Interventional
Phase 1
Phase 2
Allocation: Randomized
Endpoint Classification: Efficacy Study
Intervention Model: Parallel Assignment
Masking: Double-Blind
Primary Purpose: Treatment
Obesity
  • Drug: Roflumilast
    Selective phosphodiesterase 4 (PDE4) inhibitor
  • Drug: Placebo
    N/A
  • Experimental: Roflumilast
    Intervention: Drug: Roflumilast
  • Placebo Comparator: Placebo
    Intervention: Drug: Placebo

*   Includes publications given by the data provider as well as publications identified by ClinicalTrials.gov Identifier (NCT Number) in Medline.
 
Not yet recruiting
200
March 2015
March 2015   (final data collection date for primary outcome measure)
  • INCLUSION CRITERIA:
  • Adult, weight- and diet-stable men and women in good general health with no significant underlying illnesses and normal or clinically insignificant results (medical histories, laboratory profiles, physical examination, and electrocardiograms),
  • Women must be non-pregnant or post-menopausal, or women of childbearing potential must be non-lactating and using an effective form of birth control during and for 30 days after the study period (partner's use of condoms or partner's vasectomy is not a acceptable contraception method for this study),
  • Must be 30 - 65 years of age, inclusive
  • Body Mass Index (BMI) > 24.9 and < 39.5 kg/m(2) with a stable (plus-minus 2.5 kg) weight for the last 6 months by history,
  • Pre-diabetes, as defined by a fasting blood glucose of greater than 100 mg/dL and less than 126 mg/dL and/or A1C greater than 5.7 and less than 6.5 %
  • Subjects must be able to understand the protocol and provide written informed consent.

EXCLUSION CRITERIA:

  • Women will be excluded from our study if they are pregnant, breastfeeding, or if they plan to become pregnant prior to the end of the study,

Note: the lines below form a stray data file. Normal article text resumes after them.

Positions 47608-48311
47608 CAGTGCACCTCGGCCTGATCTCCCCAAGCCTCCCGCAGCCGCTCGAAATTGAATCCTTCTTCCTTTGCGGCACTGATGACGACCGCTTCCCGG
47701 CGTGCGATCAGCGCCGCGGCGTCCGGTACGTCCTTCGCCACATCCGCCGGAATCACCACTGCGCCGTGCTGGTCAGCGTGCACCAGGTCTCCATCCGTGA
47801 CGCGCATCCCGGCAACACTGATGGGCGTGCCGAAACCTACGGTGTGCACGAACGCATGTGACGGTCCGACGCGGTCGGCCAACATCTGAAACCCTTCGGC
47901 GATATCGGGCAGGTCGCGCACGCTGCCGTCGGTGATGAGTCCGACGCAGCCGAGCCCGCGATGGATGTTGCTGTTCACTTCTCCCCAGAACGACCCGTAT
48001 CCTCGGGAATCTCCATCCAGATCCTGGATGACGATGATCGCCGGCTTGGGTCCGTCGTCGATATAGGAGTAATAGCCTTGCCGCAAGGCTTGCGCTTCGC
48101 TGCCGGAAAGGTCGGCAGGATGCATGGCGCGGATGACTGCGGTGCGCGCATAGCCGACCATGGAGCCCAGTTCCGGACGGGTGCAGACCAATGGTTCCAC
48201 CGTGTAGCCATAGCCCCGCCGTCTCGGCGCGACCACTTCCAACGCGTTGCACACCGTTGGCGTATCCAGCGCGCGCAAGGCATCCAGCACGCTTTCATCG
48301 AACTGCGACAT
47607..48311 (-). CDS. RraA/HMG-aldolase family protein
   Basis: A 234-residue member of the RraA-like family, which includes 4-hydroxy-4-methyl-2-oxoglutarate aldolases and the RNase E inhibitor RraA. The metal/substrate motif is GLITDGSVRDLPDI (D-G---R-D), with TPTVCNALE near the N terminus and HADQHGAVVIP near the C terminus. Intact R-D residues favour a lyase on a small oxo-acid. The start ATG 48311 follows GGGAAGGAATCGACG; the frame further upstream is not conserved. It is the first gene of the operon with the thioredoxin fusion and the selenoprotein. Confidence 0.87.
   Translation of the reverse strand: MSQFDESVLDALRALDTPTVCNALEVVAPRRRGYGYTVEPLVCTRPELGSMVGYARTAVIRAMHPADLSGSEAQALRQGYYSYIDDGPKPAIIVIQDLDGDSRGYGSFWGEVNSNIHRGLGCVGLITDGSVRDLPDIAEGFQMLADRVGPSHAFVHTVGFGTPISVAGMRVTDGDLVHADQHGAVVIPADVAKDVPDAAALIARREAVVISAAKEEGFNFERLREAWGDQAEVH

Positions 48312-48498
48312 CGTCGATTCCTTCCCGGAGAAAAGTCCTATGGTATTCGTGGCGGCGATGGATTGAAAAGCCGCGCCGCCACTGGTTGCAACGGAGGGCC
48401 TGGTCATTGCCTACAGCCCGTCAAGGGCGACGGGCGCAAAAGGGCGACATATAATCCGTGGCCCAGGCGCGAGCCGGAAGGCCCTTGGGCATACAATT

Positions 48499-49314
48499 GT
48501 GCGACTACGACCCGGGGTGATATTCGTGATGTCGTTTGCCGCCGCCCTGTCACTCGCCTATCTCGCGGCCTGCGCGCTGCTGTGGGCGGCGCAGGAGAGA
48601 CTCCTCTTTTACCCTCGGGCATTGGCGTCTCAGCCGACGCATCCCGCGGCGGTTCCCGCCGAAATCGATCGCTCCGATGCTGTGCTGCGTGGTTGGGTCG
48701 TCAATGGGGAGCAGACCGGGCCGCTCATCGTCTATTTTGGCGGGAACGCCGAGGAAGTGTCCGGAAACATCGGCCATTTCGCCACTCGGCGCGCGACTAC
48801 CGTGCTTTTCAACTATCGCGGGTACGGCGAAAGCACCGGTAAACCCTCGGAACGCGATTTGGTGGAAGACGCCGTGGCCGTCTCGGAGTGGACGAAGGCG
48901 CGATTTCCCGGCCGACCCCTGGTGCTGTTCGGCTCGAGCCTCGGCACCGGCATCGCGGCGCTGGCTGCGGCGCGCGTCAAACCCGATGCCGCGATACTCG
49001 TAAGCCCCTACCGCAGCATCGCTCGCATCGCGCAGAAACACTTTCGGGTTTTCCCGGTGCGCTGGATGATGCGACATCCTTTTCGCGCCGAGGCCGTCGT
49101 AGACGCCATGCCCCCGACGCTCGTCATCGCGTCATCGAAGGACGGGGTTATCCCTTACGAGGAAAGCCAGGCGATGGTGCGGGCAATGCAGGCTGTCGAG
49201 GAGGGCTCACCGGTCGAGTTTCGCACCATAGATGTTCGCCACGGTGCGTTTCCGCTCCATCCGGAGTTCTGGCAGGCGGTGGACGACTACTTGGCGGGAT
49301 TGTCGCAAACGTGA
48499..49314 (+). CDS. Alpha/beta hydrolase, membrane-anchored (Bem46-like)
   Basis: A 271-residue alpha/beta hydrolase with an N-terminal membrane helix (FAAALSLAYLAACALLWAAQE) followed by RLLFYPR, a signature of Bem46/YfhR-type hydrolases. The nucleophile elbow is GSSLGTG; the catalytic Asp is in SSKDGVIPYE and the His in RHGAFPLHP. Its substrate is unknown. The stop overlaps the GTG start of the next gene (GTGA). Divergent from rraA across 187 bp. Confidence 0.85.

• Cannot be on any medications including multivitamins or nutritional supplements that in the investigator s opinion will affect insulin sensitivity
  • Currently taking systemic corticosteroids, insulin, or anticoagulants, anxiolytics, ketoconazole, erythromycin, cimetidine, enoxacin, strong CYP 3A4/1A2 inducers (e.g., rifampicin, phenobarbital, carbamazepine, phenytoin), birth control pills containing gestodene and ethinyl estradiol, use food supplements that cannot be discontinued, or any other medication that the investigators deem a contraindication.
  • AST or ALT > 3 times the upper normal limit
  • Serum creatinine > 1.5 mg/dl,
  • Hepatitis B antigen, HIV or C positive antibody tests,
  • Liver disease, pulmonary disease, renal insufficiency, coronary heart disease, heart failure (New York Heart Association heart failure Class III or IV), peripheral vascular disease, coagulopathy.
  • History of or current diagnosis of major depressive disorder, or history of or current diagnosis of other psychiatric disorders that in the opinion of the investigator would make participant unsafe for the participant.
  • Currently being treated for any form of cancer or have a history of cancer, that in the investigator s judgment would not make the participant a candidate for the study for safety or scientific reasons.
  • Claustrophobic,
  • On a weight loss program with ongoing weight loss, or a history of eating disorders. Actively using tobacco products or have used tobacco products within last year (> 3 cigarettes/day), regular alcoholic beverage intake of more than two drinks per day. Subjects with any condition that would have made them, in the opinion of the principal investigator (PI), unsuitable for the study.
Both
30 Years to 65 Years
Yes
Contact: Sandra D MacDonald, R.N. (301) 451-4899 macdonas@nhlbi.nih.gov
Contact: Jay H Chung, M.D. (301) 496-3075 chungj@nhlbi.nih.gov
United States
 
NCT01862029
130123, 13-H-0123
Not Provided
National Institutes of Health Clinical Center (CC) ( National Heart, Lung, and Blood Institute (NHLBI) )
National Heart, Lung, and Blood Institute (NHLBI)
Not Provided
Principal Investigator: Jay H Chung, M.D. National Heart, Lung, and Blood Institute (NHLBI)
National Institutes of Health Clinical Center (CC)
September 2013

ICMJE     Data element required by the International Committee of Medical Journal Editors and the World Health Organization ICTRP